A comment has struck me again and again. I put to some fishermen the idea of increased financial supports when they are tied up. They are increasingly forced to fish for lobster and crab. Access to mackerel, herring and other fish such as spurdog has been denied to them, so they are squeezed more and more. I talked about financial supports and subsidies and it struck me that people on a number of piers said they just want to fish like those who came before them. Of course, they want to do so sustainably. They asked for officials of the Marine Institute to go out with them and officials of the Sea-Fisheries Protection Authority to come out to the pier to examine what they are landing. They said they just want to fish sustainably. That is all our coastal communities want to do. I believe we can do both. These ideas are not in conflict with one another.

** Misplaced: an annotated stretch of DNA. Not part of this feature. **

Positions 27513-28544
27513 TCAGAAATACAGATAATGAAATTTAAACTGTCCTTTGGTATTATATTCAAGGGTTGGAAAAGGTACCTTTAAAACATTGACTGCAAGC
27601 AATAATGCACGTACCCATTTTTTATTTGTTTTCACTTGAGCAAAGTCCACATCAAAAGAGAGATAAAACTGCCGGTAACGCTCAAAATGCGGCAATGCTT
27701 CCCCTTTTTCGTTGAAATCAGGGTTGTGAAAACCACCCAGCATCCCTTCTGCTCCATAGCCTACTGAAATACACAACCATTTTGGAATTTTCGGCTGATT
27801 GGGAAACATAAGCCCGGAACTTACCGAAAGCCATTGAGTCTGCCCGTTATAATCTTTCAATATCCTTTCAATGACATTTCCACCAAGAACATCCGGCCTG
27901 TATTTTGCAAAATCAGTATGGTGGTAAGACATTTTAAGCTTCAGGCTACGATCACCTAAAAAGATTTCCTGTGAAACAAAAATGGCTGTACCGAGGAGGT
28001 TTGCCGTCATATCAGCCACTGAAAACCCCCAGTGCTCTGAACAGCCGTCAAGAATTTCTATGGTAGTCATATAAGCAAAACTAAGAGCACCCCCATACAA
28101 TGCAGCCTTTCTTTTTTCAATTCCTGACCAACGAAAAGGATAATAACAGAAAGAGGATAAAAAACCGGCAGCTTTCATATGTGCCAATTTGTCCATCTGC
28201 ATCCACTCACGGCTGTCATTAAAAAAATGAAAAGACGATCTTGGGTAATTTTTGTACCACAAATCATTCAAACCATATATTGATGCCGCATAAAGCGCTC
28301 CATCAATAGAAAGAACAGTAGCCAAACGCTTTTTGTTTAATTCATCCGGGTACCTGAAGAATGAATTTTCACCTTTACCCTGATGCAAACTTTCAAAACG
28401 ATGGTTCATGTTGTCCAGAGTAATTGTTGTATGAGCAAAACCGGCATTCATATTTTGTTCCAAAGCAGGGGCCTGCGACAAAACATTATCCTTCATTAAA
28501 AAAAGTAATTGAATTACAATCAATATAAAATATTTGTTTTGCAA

The marine resource is immense. The protection of marine biodiversity is the responsibility of all. I appeal to the Minister, as did my colleague, Deputy Ó Broin, to get this legislation right. There have obviously been substantive submissions from inshore fishermen's organisations and others into this process. I ask that, at the various stages, these groups are heard and engaged with. If we do this right, we might get legislation which strikes the right balance and does justice to all stakeholders.